We caught up with Andreas to discuss his findings:

Ed.: You found that issue-voters were more likely (than other voters) to say they would sanction a politician who broke their election promises. But also that issue voters are less politically engaged. So is this maybe a bit moot: i.e. if the people most likely to force the “delegate model” system are the least likely to enforce it?

Andreas: It perhaps looks a bit moot in the first place, but what happens if the less engaged are given the possibility to sanction them more easily or by default. Sanctioning a politician who breaks an election promise is not per se a good thing, it depends on the reason why he or she broke it, on the situation, and on the promise. VAA can easily provide information to what extent candidates keep their promises—and then it gets very easy to sanction them simply for that without taking other arguments into consideration.

Ed.: Do voting advice applications work best in complex, multi-party political systems? (I’m not sure anyone would need one to distinguish between Trump/Clinton, for example?)

Andreas: Yes, I believe that in very complex systems—like for example in the Swiss case where voters not only vote for parties but also for up to 35 different candidates—VAAs are particularly useful since they help process a huge amount of information. If the choice is only between two parties or two candidates which are completely different, than VAAs are less helpful.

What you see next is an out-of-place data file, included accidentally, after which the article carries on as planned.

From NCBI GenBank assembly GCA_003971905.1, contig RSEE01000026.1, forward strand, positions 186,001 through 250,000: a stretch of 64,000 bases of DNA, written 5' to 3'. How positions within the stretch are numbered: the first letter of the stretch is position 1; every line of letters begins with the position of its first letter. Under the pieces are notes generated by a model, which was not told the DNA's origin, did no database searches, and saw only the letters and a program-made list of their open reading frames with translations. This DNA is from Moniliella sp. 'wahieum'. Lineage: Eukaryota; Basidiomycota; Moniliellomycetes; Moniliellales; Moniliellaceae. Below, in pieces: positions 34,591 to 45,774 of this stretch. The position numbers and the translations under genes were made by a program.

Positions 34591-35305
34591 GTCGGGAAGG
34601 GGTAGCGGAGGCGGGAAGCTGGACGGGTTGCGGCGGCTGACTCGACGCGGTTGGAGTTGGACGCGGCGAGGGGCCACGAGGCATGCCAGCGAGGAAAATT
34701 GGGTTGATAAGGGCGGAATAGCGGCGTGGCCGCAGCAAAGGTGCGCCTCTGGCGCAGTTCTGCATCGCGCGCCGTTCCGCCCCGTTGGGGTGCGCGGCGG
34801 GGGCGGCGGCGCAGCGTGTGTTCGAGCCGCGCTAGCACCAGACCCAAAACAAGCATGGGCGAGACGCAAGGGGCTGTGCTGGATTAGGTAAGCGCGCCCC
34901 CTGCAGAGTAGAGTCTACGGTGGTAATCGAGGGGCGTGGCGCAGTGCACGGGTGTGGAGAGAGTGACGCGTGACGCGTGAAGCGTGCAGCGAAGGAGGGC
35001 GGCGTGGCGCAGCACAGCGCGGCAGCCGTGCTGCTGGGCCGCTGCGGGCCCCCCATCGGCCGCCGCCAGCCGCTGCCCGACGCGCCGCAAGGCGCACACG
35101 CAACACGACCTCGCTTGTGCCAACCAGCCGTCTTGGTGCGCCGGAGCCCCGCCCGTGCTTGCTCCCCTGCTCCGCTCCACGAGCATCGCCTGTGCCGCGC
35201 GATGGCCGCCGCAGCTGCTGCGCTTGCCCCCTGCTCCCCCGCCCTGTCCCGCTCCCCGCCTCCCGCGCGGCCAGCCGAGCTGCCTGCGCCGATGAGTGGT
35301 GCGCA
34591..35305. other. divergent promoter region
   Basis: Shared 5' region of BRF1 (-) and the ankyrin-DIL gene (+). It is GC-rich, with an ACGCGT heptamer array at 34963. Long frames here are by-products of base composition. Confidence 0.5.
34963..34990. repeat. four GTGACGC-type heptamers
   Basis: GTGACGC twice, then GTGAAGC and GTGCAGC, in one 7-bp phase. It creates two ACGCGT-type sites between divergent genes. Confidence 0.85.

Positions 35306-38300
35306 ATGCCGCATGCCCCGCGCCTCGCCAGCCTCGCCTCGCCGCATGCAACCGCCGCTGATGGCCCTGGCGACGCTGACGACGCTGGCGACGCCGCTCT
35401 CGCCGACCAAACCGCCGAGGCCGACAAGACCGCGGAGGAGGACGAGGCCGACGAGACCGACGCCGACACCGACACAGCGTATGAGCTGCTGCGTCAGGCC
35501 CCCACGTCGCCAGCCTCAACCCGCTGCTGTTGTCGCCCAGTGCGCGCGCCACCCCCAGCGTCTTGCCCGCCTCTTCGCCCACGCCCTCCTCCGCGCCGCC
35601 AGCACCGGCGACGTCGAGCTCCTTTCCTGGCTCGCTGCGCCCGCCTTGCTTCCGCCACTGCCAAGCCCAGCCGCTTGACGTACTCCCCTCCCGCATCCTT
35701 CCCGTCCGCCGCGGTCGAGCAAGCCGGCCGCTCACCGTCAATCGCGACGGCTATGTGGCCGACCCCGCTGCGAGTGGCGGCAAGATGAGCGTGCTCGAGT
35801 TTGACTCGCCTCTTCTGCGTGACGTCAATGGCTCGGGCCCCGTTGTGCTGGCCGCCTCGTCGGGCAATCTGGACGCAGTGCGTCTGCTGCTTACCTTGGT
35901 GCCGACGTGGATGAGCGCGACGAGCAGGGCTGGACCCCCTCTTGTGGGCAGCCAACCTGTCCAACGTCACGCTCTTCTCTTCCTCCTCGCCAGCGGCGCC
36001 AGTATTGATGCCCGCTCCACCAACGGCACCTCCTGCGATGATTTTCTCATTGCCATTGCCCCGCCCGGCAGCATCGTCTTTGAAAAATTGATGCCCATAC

Ed.: I guess the recent elections/referendum I am most familiar with (US, UK, France) have been particularly lurid and nasty; but I guess VAAs rely on a certain quiet rationality to work as intended? How do you see your Swiss results (and Swiss elections, generally) comparing with these examples? Do VAAs not just get lost in the noise?

Andreas: The idea of VAAs is to help voters to make better informed choices. This is, of course, opposed to decisions based on emotions. In Switzerland, elections are not of outmost importance, due to specific features of our political system such as direct democracy and power sharing, but voters seem to appreciate the information provided by smartvote. Almost 20% of the voter cast their vote after having consulted the website.